Category Archives: Strength in God

Psalm 34 — Praising At All Times

What a harrowing time it was when David wrote Psalm 34!  He was fleeing for his life.  He tried to hide in some region called Gath, but people there were wise to him.  So David started acting like he was stark raving mad!  Here’s how the Message version describes it:

When David realized that he had been recognized, he panicked, fearing the worst from Achish, king of Gath. So right there, while they were looking at him, he pretended to go crazy, pounding his head on the city gate and foaming at the mouth, spit dripping from his beard.  I Sam 21:13

Can you imagine?  David really threw himself into his performance.  He was smashing his noggin on things and slobbering.  It would have been funny to watch, if it wasn’t so scary!

And in the midst of all of this, he wrote something astounding:  “I will praise the Lord at all times.” (Ps 34:1)  How could he write this while he was in fear for his life?  He could because he wasn’t fixated on his troubles, he was fixated on the awesomeness of God!

Several years ago I put the first part of Psalm 34 to music.  Here is the first stanza of my rendition:

I will praise the Lord at all times

His praise will always fill my voice

My soul will boast in the Lord

The righteous will hear and they’ll rejoice

Oh magnify the Lord with me and lift high his name in harmony.

Join with me to praise the Lord, exalting his name with one accord.

I love that David was determined to not only keep praising God, but to even boast in him, even magnify him.  That means that David kept on singing about how magnificent God was, and the more he did, the greater God became in his eyes.

Do I do that? Do I magnify God?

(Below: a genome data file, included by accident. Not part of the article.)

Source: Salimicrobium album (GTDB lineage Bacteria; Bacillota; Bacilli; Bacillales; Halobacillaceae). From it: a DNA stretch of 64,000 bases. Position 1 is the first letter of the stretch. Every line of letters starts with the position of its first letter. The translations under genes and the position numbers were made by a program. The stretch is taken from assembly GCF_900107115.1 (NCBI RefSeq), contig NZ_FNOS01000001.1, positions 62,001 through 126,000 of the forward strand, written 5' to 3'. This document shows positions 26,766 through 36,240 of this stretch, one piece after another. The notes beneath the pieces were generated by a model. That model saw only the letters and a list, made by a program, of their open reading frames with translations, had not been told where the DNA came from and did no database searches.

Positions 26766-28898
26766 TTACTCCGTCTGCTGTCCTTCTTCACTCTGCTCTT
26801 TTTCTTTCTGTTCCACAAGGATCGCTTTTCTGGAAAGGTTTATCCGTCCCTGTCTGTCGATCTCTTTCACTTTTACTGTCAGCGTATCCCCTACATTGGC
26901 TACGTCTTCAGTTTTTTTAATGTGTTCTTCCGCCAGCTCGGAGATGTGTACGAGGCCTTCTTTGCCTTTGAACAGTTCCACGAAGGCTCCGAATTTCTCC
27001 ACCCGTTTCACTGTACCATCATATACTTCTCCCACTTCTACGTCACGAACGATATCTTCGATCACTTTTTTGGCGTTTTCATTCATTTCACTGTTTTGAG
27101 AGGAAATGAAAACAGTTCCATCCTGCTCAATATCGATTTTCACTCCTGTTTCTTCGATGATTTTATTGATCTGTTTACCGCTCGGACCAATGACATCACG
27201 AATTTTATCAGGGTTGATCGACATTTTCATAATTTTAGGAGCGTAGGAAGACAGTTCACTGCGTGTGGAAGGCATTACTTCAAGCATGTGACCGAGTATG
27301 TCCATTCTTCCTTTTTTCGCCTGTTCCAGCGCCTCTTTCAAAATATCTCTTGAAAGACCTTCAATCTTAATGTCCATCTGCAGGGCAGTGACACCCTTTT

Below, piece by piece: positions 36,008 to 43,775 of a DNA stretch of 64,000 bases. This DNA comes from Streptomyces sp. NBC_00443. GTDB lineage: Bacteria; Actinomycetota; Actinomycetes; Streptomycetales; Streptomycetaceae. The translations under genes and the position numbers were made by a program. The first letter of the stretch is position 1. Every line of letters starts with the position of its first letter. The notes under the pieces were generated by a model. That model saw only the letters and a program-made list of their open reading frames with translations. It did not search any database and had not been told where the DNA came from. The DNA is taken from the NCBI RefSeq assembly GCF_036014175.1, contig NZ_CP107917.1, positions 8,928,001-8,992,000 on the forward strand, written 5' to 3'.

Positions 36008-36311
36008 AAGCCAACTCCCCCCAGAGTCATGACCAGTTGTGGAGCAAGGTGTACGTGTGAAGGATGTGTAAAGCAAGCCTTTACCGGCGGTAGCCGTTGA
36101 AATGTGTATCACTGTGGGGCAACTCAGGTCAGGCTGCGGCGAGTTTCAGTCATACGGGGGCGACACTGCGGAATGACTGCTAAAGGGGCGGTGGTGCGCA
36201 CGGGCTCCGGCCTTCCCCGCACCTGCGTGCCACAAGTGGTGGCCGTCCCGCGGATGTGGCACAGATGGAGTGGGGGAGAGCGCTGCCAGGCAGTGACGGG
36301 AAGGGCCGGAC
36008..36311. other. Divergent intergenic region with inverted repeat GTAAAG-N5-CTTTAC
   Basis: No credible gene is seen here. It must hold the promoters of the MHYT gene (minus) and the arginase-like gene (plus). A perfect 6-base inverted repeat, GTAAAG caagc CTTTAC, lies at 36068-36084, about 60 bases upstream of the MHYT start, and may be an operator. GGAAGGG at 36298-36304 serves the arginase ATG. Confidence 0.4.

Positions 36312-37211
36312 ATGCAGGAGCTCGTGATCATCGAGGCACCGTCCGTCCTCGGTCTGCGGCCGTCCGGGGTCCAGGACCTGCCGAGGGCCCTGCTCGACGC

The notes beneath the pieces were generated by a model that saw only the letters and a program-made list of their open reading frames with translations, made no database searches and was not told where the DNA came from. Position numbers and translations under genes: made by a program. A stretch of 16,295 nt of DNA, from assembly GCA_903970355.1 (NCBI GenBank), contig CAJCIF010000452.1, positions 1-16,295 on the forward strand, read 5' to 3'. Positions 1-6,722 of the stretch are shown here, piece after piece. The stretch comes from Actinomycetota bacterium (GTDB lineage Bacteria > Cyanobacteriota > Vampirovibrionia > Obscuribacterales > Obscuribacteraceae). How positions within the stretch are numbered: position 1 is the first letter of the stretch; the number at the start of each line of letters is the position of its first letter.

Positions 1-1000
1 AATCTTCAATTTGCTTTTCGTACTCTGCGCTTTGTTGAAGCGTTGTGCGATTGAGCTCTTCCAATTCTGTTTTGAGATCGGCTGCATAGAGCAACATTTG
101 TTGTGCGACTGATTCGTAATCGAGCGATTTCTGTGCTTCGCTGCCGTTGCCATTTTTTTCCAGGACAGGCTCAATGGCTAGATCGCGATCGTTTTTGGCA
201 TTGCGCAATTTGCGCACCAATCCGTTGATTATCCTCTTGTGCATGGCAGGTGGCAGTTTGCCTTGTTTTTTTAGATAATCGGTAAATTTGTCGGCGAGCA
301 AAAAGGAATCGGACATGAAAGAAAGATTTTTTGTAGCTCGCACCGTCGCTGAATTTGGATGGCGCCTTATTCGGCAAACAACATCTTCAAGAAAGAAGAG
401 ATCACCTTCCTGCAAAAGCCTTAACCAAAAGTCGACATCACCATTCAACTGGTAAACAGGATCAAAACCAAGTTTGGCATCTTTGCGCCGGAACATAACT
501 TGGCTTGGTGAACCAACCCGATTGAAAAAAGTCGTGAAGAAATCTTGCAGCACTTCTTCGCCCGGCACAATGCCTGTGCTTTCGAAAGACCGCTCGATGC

It has been a challenging week for me. I found out that my daughter and grandkids are moving to Chicago.  My beloved uncle in New Mexico passed away.  Another family member is going through some struggles.  My emotions are all over the place.

So what do I need to do?  I need to do what David did!  I’ve been working on being thankful, but I need to take that a step further and praise God more and more!  I need to start boasting that he is with me, and he’s going to take of me and my problems.  I need to get others to praise him with me for all the incredible things he has done and will do.

I sought the Lord and he replied, delivered me from all I dread

Those who look to him are radiant, and shame shall never bow their head.

Just as David could be radiant when he was in mortal danger, I can have a heart of joy when I focus on God, and not my problems.

And David was right to be radiant.  He knew God was the deliverer, and God did deliver him by allowing him to escape Gath unscathed.

“Achish said to his servants, ‘Look at the man! He is insane! Why bring him to me? Am I so short of madmen that you have to bring this fellow here to carry on like this in front of me? Must this man come into my house?’ David left Gath and escaped to the cave of Adullam.”  (I Sam 21:14- 22:1a)

Will God deliver me as well?

The poor man cried, the Lord heard him, delivered him from all his woes.

The Lord’s angel encamps around the men who fear him, he rescues those.

Taste and see that the Lord is good and blessed is the man who takes refuge.

Lions grow weak and hungering, but those who seek God lack no good thing.

Isn’t it incredible to think of an angel protecting us on all sides, vigilant and ever ready?

Why then am I so insecure, so fearful?  Why do I navigate life like I’m walking through a minefield?  Why do I hunker down and protect myself?